With the current flurry of interest in punk, post-punk, new romantics, heavy metal, synth-pop and, God help us, PWL (until the weather waded in), it's hardly surprising that the most timeless of '70s and '80s acts, bands and movements are the ones still performing and releasing new music, writing books or making appearances on TV, radio or spoken-word platforms. More vociferous and passionate than most is the founder and bassist of Joy Division and New Order, Peter Hook.
He's recently been awarded an Honorary Fellowship by the University of Lancashire in Preston in recognition for his efforts as a musician and producer of some of the albums probably sitting in many student bedrooms today. We'll resist the temptation to call him Dr Hook for now and simply say, 'well done'. Looking back at his body of work, the obvious stop off point is Joy Division. Far and away one of the UK's most important pieces of the Brit-rock jigsaw since the '70s, Hook's trademark bass soon became the familiar foil for Ian Curtis' mournful vocals, Sumner's powerful riffs, Stephen Morris' machine-like motorik drumming and Martin Hannett's austere production. Sadly, Curtis and Hannett aren't around to soak up the plaudits and admiration, but Hook is and remains determined to keep the legacy fresh in music-lovers' minds.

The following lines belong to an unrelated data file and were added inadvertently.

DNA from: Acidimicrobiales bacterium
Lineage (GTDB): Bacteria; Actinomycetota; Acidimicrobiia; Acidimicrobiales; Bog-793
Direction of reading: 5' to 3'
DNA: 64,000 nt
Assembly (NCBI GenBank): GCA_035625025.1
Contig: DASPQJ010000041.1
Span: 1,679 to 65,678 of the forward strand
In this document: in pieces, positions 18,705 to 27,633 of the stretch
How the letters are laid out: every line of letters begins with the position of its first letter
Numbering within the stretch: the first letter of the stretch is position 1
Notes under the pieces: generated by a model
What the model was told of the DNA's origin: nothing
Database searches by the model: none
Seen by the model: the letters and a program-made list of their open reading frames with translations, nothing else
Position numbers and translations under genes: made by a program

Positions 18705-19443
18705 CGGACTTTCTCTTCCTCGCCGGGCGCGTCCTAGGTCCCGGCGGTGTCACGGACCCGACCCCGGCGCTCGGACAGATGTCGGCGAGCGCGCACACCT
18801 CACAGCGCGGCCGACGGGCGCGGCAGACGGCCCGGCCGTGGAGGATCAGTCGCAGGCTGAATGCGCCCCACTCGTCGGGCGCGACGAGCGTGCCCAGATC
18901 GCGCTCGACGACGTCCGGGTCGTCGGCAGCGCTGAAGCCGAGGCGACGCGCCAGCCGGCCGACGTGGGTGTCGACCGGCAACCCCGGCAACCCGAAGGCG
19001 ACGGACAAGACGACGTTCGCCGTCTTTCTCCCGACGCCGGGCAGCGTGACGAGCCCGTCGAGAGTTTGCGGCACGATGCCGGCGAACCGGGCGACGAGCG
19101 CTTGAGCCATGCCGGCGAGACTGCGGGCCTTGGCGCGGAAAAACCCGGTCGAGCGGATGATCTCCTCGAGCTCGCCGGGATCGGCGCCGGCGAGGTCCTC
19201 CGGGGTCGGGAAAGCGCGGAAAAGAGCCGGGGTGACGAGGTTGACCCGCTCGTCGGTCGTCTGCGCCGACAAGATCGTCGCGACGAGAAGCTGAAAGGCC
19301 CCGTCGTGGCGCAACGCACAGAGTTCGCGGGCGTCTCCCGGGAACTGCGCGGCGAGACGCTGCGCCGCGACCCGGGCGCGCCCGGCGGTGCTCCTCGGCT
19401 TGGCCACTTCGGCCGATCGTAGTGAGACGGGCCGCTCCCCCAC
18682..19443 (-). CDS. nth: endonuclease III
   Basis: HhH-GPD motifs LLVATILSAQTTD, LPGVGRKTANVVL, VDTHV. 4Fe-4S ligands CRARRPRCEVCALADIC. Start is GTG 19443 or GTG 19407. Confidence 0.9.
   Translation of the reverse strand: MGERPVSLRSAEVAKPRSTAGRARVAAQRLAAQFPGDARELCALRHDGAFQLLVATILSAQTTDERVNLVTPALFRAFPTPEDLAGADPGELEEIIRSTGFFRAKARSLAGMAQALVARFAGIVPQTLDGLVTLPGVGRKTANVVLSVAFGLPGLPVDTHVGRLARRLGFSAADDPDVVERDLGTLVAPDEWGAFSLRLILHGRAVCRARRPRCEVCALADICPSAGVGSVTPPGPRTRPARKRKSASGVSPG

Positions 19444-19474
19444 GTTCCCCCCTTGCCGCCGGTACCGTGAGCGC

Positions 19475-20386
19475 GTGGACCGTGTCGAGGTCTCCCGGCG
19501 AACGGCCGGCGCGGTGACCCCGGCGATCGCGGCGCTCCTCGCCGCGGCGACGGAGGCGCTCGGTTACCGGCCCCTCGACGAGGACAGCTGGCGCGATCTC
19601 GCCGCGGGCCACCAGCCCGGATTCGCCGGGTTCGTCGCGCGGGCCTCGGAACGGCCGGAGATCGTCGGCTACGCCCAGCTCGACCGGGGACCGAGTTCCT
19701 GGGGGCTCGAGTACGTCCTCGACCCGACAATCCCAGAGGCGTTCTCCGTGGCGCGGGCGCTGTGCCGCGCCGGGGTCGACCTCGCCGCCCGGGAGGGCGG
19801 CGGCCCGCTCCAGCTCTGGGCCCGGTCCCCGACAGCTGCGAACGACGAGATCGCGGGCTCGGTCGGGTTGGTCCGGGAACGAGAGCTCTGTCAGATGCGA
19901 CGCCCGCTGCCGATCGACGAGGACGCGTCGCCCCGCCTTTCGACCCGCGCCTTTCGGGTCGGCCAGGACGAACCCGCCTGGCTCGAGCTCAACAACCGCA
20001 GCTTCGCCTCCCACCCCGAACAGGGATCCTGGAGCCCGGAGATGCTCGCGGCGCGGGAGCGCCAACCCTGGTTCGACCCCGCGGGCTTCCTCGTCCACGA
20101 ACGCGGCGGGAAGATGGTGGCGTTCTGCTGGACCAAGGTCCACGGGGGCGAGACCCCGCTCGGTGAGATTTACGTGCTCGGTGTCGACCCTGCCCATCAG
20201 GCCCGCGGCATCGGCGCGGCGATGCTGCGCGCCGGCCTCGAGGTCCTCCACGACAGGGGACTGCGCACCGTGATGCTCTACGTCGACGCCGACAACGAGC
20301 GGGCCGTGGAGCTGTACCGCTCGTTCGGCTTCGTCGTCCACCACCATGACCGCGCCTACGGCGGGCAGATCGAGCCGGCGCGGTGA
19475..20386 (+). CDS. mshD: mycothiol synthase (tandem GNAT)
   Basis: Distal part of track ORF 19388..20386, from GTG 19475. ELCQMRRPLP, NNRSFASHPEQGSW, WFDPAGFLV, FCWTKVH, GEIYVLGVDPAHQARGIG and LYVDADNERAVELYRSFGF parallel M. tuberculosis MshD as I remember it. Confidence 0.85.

Later on this year, Hook will unleash his second book, this time dealing directly with life 'Inside Joy Division' rather than the hilarious, comedic and tragic portrayal of running a nightclub (Hacienda) badly. This new book should lift the lid on the wrangles and rifts, the laughter and bitterness usually experienced within any decent rock group. But with Curtis' epilepsy, inner demons, talent and emotional scars in the mix, things were rarely straight-forward.
In November, Peter Hook and The Light will follow-up the book release with a full-blown tour. Once again, the debut Joy Division album 'Unknown Pleasures' will fall under the spotlight, along with other JD rarities, but this time taking in towns not previously visited on recent tours. First stop is Coventry on 16th November, followed by the likes of Preston, Southend, Exeter, Stoke and Leeds before heading to Newcastle on the 30th.
We will have tickets for the Unknown Pleasures tour from 9am on Friday 20th July, with prices averaging £20.